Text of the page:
[14:13] Narrator: The asteroid drilled down eighteen miles into the ground, sending trillions of tons of debris and molten material skyward. The Earth's crust briefly rebounded into a peak higher than Mt. Everest.
Sean Gulick: It's an enormous amount of energy. So that creates all the fracturing and all the ejection and all the earthquakes that are generated and the tsunamis, I mean you name it. There's an enormous amount of damage and deformation that occurs in the Gulf of Mexico.
If you're in the Gulf of Mexico, you're being killed by the impact itself, but that doesn't explain a global catastrophe, doesn't explain 75 percent of life going extinct everywhere on the planet. So that has got to be caused by something in the atmosphere.
[14:58] Narrator: A six-mile-wide asteroid isn't that big compared to the size of Earth, but the impact led to a chain of devasting effects. Super-heated air within fifteen hundred miles of the impact site baked everything to a crisp. Red-hot blobs of glass created by the impact rained down over the Western Hemisphere, igniting forest fires. Molten material was thrown all the way up into space, and when that came back down, it set the world on fire and cooked the ocean surface.
Earth was enveloped in a thick curtain of dust and soot for months. Because sunlight couldn't filter through this suffocating haze, most plants died, including plankton in the ocean. The loss of photosynthesizing plants sunk oxygen levels, while the vaporized rock and water had added new elements to the atmosphere.
[15:46] Sean Gulick: We know it released an enormous amount of water vapor. It's a limestone target so it released a lot of CO2. And it had a bunch of evaporated ocean sediments, and those have a lot of sulfur in them, so it released also a whole lot of sulfur into the atmosphere, orders magnitude more than any volcanic eruption ever could. It's sort of the 300 gigatons of sulfur kind of number; it's a huge amount. And then there was a paper that did a global climate model using just an input of 100 gigatons of sulfur, and they came up with a global temperature drop of about 25 degrees C everywhere. So much of the planet would've been in freezing temperatures for years, maybe 15 years or something like that.
The idea that dust, soot from wildfires and sulfur from the crater itself, combining in the atmosphere to basically reduce photosynthesis everywhere and crash the food chain makes a lot of sense. And it explains how the surface oceans went extinct, but the deep oceans, which didn't depend on sunlight, made it through.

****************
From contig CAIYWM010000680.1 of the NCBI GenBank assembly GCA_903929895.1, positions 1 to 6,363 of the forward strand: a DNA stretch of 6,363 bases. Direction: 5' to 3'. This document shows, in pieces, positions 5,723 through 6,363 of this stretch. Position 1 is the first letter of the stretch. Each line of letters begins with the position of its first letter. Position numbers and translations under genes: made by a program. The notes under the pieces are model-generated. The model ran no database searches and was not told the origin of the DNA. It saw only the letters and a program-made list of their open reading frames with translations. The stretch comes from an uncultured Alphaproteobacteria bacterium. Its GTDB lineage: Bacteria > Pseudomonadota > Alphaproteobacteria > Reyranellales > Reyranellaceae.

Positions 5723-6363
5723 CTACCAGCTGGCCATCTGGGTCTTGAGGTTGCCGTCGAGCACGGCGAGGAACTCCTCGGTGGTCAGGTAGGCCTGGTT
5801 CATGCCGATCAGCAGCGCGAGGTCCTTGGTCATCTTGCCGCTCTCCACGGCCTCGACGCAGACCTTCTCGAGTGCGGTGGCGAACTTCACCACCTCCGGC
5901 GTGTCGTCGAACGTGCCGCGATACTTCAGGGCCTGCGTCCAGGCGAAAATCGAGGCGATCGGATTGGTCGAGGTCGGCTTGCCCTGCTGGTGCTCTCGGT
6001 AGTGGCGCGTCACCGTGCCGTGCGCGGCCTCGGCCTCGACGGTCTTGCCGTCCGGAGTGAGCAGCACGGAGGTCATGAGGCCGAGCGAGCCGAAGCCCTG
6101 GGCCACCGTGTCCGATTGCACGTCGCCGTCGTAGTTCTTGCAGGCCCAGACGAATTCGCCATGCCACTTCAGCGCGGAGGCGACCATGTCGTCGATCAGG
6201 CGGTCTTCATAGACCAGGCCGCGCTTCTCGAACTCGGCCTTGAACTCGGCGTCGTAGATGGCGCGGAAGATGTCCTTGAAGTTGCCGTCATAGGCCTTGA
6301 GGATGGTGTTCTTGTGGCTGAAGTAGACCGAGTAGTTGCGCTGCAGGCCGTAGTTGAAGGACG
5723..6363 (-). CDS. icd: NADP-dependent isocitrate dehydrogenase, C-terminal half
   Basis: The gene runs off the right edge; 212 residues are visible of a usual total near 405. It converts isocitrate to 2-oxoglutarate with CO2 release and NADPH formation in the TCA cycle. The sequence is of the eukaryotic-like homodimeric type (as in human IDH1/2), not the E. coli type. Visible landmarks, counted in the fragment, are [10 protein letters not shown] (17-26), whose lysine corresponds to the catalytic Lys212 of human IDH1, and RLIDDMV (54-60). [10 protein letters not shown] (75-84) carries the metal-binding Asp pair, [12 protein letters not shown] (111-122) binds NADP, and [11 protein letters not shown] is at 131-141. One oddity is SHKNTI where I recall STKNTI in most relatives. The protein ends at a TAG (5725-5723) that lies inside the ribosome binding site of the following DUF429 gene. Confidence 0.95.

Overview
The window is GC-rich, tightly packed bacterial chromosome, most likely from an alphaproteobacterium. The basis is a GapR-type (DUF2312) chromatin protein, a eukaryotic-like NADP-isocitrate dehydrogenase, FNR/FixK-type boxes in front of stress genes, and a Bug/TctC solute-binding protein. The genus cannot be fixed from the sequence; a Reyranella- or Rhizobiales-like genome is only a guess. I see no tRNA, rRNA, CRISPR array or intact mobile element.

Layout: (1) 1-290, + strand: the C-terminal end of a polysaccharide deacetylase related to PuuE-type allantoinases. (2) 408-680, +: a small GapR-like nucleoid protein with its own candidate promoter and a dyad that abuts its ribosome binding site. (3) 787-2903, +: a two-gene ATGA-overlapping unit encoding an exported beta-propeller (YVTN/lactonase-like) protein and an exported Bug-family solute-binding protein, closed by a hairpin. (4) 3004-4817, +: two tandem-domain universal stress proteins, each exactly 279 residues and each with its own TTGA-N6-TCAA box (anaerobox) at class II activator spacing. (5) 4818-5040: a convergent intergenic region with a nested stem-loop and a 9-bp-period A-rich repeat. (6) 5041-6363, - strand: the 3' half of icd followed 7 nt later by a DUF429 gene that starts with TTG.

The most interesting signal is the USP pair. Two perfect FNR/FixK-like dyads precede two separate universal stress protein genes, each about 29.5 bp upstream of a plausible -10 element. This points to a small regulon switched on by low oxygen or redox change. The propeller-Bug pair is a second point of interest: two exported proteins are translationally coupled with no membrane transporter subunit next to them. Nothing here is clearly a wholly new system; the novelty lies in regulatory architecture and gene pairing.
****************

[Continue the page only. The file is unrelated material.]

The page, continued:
And so things that depended directly on grazing of some form, whether it's in the oceans and you need to eat photosynthetic plankton basically, but those had gone extinct, so your food's gone away; those are in trouble. Things that don't have to eat very often, like crocodiles, might've had a chance to make it. So they're eating carrion for awhile, and then they're basically starving but they don't die because of it. There's a lot of different ideas about survival strategies. And we know the specialists were going extinct in many cases and the generalists were the ones that made it, which is true with most mass extinctions.
[17:17] Narrator: More than 99 percent of all living beings at the time died, and 75 percent of Earth's species were forever extinguished. In the blink of an eye, our planet had become a toxic wasteland.
But we only learned about all of this recently. The first hints about the end of this ancient world were concealed in a layer of clay so thin, it could have easily been overlooked. Here's Aaron Cavosie again.
Aaron Cavosie: The way that discovery was made is astonishing. It started with the curious nature of a very thin clay layer at a site in Italy called Gubbio in the 1970s. The funny phenomena about this centimeter clay layer in otherwise normal sedimentary rocks is it had a high abundance of an unusual element called iridium.
The conclusion that made the most sense at the time was that to generate that amount of iridium, it had to rain down from the sky. And the only event they could think of that would do that would be a large meteorite impact. The way that connection was made is that certain rocks from space have a high level of iridium relative to rocks on Earth. And if you slam a big rock from space into the Earth, it vaporizes, and the liquid rock rain that falls down to the Earth thus has a high level of iridium.
This hypothesis was published in Science in 1980. In my opinion, it's one of the more foundational papers published in the 20th century because of what it ultimately led to: a great change in understanding. It kicked off an arms race to find the site of where this feature may have been made. And so lot of criticism against the hypothesis was that if that crater existed, we would have found it by now.